Survey of Hispanics and Alcohol Dependence to Be Expanded to U.S.-Mexico Border Population
HOUSTON—(July 2008)—A large survey conducted by researchers at The University of Texas School of Public Health Dallas Regional Campus, which examined alcohol abuse and dependence among Hispanic male populations in the United States, will be expanded to Mexican males living along the U.S.-Mexico border. The expansion is supported by a $1.5 million grant from the National Institute on Alcohol Abuse and Alcoholism of the National Institutes of Health (NIH).
Researchers will survey 1,500 Mexican-American males living on the U.S.-Mexico border in Texas, New Mexico, Arizona and California to examine their alcohol consumption and behavior. This research will then be compared with the sample of 1,500 Mexican Americans in Los Angeles and Houston who were surveyed as part of previous research.
“The border population is particularly interesting because it is exposed to underage drinking options, with Mexico’s legal drinking age being 18,” says Raul Caetano, M.D., Ph.D., regional dean of the UT School of Public Health Dallas Regional Campus. “Along with age, we will be considering other factors such as religious affiliation, the Mexican culture’s influence, the cost of drinking and male/female behavior comparisons.”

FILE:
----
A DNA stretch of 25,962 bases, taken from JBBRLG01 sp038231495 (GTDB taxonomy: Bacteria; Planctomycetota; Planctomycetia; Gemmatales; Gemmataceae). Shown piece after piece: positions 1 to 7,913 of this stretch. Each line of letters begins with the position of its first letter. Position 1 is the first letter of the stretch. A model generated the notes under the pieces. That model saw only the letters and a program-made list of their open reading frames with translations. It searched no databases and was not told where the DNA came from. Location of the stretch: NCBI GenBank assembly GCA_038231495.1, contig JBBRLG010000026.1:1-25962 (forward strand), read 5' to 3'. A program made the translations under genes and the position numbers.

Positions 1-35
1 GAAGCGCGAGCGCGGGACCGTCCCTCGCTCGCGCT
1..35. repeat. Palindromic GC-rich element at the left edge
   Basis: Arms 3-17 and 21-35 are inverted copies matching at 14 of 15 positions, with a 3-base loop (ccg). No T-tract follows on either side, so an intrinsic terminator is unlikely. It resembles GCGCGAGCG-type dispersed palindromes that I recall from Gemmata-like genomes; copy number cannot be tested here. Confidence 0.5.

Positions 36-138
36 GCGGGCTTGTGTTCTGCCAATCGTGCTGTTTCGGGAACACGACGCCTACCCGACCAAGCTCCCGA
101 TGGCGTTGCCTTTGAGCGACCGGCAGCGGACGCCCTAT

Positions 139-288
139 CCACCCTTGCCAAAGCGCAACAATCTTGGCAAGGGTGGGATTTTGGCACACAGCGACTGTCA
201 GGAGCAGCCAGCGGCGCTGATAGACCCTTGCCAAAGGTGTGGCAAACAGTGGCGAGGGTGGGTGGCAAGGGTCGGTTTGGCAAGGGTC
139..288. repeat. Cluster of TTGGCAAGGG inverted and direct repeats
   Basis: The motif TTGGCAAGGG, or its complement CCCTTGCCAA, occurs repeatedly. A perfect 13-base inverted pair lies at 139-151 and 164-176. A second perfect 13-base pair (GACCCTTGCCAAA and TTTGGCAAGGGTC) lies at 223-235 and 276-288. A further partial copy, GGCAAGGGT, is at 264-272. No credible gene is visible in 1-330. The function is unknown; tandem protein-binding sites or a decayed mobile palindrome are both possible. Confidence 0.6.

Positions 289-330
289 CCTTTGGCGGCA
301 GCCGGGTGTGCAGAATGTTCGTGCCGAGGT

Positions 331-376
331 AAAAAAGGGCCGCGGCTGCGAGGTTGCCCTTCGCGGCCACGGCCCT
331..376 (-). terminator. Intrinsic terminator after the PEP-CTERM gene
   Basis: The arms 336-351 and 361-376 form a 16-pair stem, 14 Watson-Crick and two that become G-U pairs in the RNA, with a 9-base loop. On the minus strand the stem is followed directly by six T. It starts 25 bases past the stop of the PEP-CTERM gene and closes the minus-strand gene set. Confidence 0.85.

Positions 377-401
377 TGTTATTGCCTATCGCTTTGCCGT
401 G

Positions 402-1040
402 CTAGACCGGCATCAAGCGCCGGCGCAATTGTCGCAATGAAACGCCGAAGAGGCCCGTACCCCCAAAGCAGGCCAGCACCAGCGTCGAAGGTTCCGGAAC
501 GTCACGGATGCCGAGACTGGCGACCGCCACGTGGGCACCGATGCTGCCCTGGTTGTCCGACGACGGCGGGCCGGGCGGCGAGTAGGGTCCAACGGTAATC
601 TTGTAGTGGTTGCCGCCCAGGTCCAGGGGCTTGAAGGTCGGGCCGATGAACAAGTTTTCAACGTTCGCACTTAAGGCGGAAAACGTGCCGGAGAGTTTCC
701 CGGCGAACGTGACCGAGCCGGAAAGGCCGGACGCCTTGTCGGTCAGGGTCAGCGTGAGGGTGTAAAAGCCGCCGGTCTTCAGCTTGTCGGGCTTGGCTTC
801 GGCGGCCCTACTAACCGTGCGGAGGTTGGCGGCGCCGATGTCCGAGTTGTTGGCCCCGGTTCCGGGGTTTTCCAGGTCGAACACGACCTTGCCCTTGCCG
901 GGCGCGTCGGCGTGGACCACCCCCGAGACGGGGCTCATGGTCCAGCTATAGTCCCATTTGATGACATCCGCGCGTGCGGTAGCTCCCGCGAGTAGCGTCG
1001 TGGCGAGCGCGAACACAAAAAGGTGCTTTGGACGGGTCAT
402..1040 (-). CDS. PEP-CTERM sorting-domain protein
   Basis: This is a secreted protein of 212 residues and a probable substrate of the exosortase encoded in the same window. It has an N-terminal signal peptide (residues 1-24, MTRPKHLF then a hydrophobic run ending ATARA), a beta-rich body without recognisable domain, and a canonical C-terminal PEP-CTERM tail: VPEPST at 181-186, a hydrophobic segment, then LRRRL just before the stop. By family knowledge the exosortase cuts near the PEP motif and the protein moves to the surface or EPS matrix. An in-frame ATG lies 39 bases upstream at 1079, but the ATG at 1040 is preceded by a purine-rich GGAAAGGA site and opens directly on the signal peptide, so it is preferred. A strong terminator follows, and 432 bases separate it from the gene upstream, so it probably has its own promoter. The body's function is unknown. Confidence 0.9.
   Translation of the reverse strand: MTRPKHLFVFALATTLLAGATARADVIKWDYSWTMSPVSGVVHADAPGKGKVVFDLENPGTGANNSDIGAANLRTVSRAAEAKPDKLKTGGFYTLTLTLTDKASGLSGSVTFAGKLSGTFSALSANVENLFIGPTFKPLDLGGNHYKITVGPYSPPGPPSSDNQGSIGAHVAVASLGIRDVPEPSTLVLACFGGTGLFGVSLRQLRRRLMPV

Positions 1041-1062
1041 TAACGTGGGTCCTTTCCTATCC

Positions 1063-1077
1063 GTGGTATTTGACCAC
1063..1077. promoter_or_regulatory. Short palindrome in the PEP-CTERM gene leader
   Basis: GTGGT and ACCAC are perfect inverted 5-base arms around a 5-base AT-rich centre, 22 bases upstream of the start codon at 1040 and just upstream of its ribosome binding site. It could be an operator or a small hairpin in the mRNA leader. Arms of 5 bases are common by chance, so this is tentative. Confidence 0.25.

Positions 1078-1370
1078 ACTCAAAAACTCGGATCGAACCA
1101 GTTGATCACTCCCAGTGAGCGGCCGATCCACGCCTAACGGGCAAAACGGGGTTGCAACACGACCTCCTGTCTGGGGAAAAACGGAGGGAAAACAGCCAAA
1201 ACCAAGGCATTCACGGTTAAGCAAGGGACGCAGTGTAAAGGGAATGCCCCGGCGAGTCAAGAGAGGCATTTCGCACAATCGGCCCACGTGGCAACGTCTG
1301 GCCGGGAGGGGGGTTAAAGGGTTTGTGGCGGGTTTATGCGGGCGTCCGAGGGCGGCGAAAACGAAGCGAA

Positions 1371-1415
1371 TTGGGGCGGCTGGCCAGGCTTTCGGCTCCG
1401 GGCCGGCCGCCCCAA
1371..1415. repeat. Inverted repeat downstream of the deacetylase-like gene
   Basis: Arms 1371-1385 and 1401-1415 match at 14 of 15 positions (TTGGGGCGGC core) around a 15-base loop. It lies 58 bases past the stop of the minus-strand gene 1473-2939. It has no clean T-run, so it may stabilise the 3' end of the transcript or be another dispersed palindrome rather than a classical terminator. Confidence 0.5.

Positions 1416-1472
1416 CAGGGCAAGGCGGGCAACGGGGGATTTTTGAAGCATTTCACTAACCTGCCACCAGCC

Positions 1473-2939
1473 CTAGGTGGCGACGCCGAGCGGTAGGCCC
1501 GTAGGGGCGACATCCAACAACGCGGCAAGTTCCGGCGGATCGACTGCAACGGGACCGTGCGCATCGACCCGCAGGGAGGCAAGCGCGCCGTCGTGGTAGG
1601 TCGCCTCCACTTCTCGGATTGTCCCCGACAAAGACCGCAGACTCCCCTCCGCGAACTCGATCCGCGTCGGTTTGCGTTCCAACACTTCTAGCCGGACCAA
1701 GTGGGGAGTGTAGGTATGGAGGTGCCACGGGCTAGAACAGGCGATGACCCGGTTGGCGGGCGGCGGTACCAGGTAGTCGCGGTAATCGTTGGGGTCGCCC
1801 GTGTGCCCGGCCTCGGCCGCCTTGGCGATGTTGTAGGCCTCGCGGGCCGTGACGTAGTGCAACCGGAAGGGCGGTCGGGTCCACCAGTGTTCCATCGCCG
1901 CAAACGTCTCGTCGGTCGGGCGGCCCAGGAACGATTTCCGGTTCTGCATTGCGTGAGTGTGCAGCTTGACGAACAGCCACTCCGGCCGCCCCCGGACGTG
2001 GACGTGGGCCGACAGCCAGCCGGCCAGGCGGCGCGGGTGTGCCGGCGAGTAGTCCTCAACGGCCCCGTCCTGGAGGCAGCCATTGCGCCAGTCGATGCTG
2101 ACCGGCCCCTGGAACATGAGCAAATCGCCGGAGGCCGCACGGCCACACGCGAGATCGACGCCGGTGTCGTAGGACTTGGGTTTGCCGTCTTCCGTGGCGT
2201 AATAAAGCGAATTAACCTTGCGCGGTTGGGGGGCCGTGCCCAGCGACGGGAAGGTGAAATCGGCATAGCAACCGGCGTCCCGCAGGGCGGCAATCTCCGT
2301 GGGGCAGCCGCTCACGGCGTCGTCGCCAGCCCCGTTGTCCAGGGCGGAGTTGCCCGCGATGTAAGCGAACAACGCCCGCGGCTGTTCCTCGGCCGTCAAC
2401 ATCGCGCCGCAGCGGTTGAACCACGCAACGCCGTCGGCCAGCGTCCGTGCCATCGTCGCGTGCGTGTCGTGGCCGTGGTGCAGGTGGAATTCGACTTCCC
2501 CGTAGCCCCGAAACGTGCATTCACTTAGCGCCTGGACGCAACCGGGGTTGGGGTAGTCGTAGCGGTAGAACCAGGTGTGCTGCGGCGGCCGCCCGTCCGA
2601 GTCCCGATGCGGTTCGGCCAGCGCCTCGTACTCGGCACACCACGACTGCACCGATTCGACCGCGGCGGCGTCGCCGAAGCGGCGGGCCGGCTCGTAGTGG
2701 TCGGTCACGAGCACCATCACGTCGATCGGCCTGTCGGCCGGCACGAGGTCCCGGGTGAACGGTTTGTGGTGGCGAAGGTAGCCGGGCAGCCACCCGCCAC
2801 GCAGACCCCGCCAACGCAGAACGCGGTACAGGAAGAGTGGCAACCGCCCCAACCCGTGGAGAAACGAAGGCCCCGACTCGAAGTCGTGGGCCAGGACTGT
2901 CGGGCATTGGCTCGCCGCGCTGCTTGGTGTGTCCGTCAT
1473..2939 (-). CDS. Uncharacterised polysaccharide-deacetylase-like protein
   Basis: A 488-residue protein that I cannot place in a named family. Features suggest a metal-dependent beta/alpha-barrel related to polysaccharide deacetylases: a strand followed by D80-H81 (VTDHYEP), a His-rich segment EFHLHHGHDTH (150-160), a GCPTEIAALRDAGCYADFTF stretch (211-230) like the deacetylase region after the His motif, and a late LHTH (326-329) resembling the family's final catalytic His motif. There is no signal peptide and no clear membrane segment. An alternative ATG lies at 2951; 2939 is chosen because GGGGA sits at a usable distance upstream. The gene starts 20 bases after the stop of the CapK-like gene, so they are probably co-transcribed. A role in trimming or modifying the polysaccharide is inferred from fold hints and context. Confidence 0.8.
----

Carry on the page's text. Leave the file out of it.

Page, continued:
The researchers will explore the difference in the Mexican border population as compared to that of the non-border population. The acculturation of the non-border population will also be considered as a factor when examining Catholic or Protestant religious affiliation.
The original survey was funded by a $5 million grant from the NIH and examined various Hispanic populations in the United States and their rate of alcohol consumption. In the first survey, the Mexican-American and Puerto Rican populations had higher rates of alcohol dependence than South Central and Cuban Americans. For instance, Mexican and Puerto Ricans men had a 15 percent rate of alcohol dependence, whereas Cubans and South Central Americans showed 5 percent and 9 percent dependence, respectively. As a whole, the U.S. male population has 5 percent alcohol dependence.
The fieldwork for the new survey will be carried out by the Public Policy Research Institute of Texas A&M University through a contract with the UT School of Public Health and will be conducted within the next six months.
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